LOS ANGELES (Reuters)
Romance “Call Me By Your Name” may have won a screenplay Oscar, and Disney’s family-friendly “Beauty and the Beast” had a gay character, but movies from Hollywood’s major studios last year had the lowest percentage of lesbian, gay, transgender and bisexual characters since 2012, according to a report released on Tuesday
Gay and transgender media advocacy group GLAAD said in its annual Studio Responsibility Index that of the 109 releases by the seven largest movie studios in 2017, just 14, or 12.8 percent, included LGBTQ characters.
GLAAD called on Hollywood to have 20 percent of annual film releases include a gay, lesbian, bisexual, transgender or gender fluid character by 2021, rising to 50 percent of output by 2024.
Box office hits like “Wonder Woman” and “Black Panther” have smashed old Hollywood notions that movies that champion women and people of color do not have global appeal, GLAAD said.
“It is time for LGBTQ stories to be included in this conversation,” GLAAD President Sarah Kate Ellis said in the report
GLAAD praised movies like tennis film “Battle of the Sexes,” Oscar best picture winner “The Shape of Water” and independent transgender tale “A Fantastic Woman” from Chile that won the best foreign language Oscar in March.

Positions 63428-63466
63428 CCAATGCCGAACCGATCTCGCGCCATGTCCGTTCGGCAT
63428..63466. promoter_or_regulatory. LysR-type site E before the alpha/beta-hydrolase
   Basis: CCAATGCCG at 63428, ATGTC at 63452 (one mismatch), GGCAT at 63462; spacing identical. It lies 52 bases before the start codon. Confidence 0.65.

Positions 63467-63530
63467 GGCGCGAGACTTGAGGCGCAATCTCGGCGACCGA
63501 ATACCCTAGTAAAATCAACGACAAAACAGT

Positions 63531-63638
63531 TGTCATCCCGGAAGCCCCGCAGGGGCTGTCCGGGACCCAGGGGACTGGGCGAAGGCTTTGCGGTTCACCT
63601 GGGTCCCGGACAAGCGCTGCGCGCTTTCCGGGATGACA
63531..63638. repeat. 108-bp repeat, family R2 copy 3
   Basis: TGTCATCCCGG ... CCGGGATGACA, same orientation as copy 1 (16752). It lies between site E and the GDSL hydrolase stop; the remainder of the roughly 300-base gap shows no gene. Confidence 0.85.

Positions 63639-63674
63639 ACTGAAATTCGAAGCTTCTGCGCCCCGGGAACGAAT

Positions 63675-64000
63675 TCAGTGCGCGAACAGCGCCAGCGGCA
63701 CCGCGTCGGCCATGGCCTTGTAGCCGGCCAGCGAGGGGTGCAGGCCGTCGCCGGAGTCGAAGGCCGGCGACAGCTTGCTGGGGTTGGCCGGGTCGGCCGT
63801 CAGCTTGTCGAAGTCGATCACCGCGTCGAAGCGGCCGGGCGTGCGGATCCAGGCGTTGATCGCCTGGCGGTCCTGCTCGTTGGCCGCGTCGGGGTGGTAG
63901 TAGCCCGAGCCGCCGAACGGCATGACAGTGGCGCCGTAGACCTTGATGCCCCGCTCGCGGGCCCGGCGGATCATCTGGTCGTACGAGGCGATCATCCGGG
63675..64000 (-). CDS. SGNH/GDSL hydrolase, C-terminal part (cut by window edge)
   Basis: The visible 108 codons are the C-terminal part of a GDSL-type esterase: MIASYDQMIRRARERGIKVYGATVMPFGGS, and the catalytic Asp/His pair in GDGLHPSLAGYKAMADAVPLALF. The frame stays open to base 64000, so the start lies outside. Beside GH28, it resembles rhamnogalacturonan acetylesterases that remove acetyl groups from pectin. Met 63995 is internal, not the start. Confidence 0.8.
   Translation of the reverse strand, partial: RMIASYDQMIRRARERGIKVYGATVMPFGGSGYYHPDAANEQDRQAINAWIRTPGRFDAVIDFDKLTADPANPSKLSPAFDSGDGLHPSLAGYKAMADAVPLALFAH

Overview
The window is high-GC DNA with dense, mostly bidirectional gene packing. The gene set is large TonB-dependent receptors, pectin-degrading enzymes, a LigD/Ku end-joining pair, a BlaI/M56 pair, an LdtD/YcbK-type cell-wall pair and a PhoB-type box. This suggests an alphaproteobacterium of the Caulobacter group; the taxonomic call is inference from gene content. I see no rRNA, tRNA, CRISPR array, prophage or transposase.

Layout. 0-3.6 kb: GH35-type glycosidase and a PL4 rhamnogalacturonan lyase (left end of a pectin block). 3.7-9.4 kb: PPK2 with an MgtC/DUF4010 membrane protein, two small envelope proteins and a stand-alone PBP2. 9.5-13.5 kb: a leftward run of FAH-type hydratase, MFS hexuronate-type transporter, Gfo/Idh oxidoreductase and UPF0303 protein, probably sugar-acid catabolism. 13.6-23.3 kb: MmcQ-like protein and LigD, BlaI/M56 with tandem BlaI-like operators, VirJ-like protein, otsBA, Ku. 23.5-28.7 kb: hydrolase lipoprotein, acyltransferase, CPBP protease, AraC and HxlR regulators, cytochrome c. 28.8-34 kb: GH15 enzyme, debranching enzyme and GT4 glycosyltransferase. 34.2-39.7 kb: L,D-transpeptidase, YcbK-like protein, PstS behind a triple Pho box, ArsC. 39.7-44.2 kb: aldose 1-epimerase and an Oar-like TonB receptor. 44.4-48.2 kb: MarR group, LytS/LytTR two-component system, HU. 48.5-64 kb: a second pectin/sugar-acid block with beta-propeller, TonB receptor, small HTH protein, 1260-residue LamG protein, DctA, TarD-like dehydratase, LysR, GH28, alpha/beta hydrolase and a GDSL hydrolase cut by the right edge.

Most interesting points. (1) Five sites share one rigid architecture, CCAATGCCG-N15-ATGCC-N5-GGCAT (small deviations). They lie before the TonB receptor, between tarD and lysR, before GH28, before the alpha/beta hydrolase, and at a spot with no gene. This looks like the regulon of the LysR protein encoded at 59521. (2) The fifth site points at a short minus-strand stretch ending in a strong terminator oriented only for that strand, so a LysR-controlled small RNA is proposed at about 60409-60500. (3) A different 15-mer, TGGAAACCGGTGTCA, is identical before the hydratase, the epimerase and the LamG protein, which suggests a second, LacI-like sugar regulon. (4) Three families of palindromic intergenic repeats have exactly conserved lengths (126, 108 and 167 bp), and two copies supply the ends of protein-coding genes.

But it gave the thumbs-down to “Thor: Ragnarok” for deleting references to two characters who are bisexual or queer in the original Marvel comic book source material, criticized “Baywatch” for its “many jokes relying on gay panic for cheap laughs,” and said “Pitch Perfect 3” sidelined a lesbian character.
Despite the slide in LGBTQ characters in 2017, GLAAD said 2018 had already shown welcome progress, with movies like gay young adult film “Love, Simon” and the raunchy teen comedy “Blockers.”
The report expressed hope for upcoming films, such as musical “Mamma Mia 2,” where GLAAD said it would like to see Colin Firth’s gay character further explored, and “The Girl in the Spider’s Web,” where lead character Lisbeth Salander is bisexual in the original Stieg Larsson novel.
As for “Bohemian Rhapsody,” the upcoming biopic about Queen singer Freddie Mercury who died in 1991 of AIDS complications, GLAAD said it hoped the film would “make a powerful impact by fully exploring his queer identity.”
(Reporting by Jill Serjeant; Editing by Matthew Lewis)